Lithuanian Neo-Nazi Leader Calls for Murder of MPs




O P I N I O N

by Geoff Vasil

Ričardas Čekutis, “chief specialist” at Lithuanian’s state-sponsored Genocide Center in Vilnius old town, a fascist party leader and co-organizer of the annual neo-Nazi marches through Vilnius, has again made controversial comments on Facebook, this time apparently calling upon other Lithuanian neo-Nazis to murder three MPs. Two of the three are signatories to the Seventy Years Declaration (SYD) first published in DefendingHistory.com and presented to the president of the European Parliament in Strasbourg last month.

Confirming suspicions that SYD had angered not just the clique of apparatchiks who earn a good living from the Double Genocide industry in this part of the world, and had made wider waves in the Lithuanian neo-Nazi underground, Čekutis seemed to call for someone to shoot MPs Vytenis Andriukaitis, Justinas Karosas—both of whom signed the SYD—and the MP Petras Austrevičius.

Andriukaitis was outspoken in his support for the declaration and won a one-against-three debate on state radio against Čekutis’s fellow party member and neo-Nazi organizer Marius Kundrotas, Double Genocide industry commander-in-chief Ronaldas Račinskas, and the talk show host, who appeared to be under the influence of heavy Double Genocide mind control.

Kundrotas and Čekutis, both currently employees of the Lithuanian state, held a press conference on February 23, 2011 after they jointly formed the Young Lithuania pro-fascist party Young Lithuania for Vilnius municipal elections. At that press conference both men claimed they were being persecuted for their beliefs. Čekutis complained his sponsor and protectrix in parliament, former Genocide Center director Dalia Kuodytė had been forced to send him back to his old job as “senior PR specialist” and remove him as her personal assistant because of attacks by what Kundrotas and Čekutis characterized as “thought police.”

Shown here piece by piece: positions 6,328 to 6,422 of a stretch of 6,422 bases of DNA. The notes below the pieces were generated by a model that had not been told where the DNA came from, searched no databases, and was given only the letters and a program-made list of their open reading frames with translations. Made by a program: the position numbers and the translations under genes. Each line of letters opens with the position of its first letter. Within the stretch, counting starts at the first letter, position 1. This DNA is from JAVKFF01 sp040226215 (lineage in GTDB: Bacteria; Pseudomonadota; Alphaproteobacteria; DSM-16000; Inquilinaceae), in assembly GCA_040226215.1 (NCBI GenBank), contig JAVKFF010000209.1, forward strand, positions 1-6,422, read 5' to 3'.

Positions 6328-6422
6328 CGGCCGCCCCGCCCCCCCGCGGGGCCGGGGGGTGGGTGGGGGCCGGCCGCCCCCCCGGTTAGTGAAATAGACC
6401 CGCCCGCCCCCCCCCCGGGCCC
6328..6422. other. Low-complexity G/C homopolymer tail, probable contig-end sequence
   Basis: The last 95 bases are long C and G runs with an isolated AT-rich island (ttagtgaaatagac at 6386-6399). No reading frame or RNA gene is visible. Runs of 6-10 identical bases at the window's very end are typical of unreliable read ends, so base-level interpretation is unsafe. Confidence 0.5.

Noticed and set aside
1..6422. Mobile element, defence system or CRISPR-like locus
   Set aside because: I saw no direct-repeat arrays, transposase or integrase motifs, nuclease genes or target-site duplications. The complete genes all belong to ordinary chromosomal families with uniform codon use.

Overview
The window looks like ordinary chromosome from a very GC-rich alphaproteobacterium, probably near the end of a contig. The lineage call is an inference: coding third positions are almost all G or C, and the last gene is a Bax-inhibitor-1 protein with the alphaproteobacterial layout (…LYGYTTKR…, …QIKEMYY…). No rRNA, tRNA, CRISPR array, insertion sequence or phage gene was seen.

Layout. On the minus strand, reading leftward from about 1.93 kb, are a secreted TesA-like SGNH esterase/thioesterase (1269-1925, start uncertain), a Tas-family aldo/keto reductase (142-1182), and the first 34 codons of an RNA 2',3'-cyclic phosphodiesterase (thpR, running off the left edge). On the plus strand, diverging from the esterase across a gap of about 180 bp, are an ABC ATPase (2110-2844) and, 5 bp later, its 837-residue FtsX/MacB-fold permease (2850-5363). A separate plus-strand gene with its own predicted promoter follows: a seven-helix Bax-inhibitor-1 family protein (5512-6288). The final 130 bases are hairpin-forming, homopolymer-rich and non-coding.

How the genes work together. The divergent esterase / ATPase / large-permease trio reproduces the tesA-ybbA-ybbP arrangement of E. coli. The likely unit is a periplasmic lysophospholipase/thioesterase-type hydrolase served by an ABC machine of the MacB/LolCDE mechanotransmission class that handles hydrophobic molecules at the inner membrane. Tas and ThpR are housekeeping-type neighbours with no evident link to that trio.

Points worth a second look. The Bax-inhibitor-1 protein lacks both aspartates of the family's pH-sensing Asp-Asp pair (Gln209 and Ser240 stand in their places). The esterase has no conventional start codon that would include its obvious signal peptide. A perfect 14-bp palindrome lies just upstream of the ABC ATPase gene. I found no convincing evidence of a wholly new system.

In earlier public Facebook postings documented by the two serious pro-democracy anti-fascist watchdog websites, antifa.lt (here and here) and anarchija.lt (English here), Čekutis called for excluding Jews from working in the public sector by checking their genealogy for four previous generations. He also called for the drawing up of lists of people subject to summary execution as enemies of the state in emulation of Nazi lists used to round up people for execution in Lithuania. Yet Čekutis is, as of today, still listed as “chief specialist” (on “parental leave”) on the Genocide Center’s website.

Following the “leak” of this and other public Facebook postings by Čekutis, he set his profile to “private” and presumably carried on as before with his neo-Nazi brethren.

Needless to say, calling for the exclusion of Jews from public life, the execution of enemies and the assassination of MPs is a violation of Facebook’s terms of service. It would be simple to have Čekutis expelled from the Facebook “community,” but now that incitement to commit assassinations of public figures has appeared, if Lithuanian law enforcement were in any way concerned with the rise of neo-Nazism, it would be expedient to have Facebook freeze his account and hand over all conversations, public and private, as evidence. Not only does Facebook clearly state that all text and pictures posted become the exclusive property of Facebook, they also regularly do hand over material to law enforcement around the world and have mechanisms in place for such cooperation.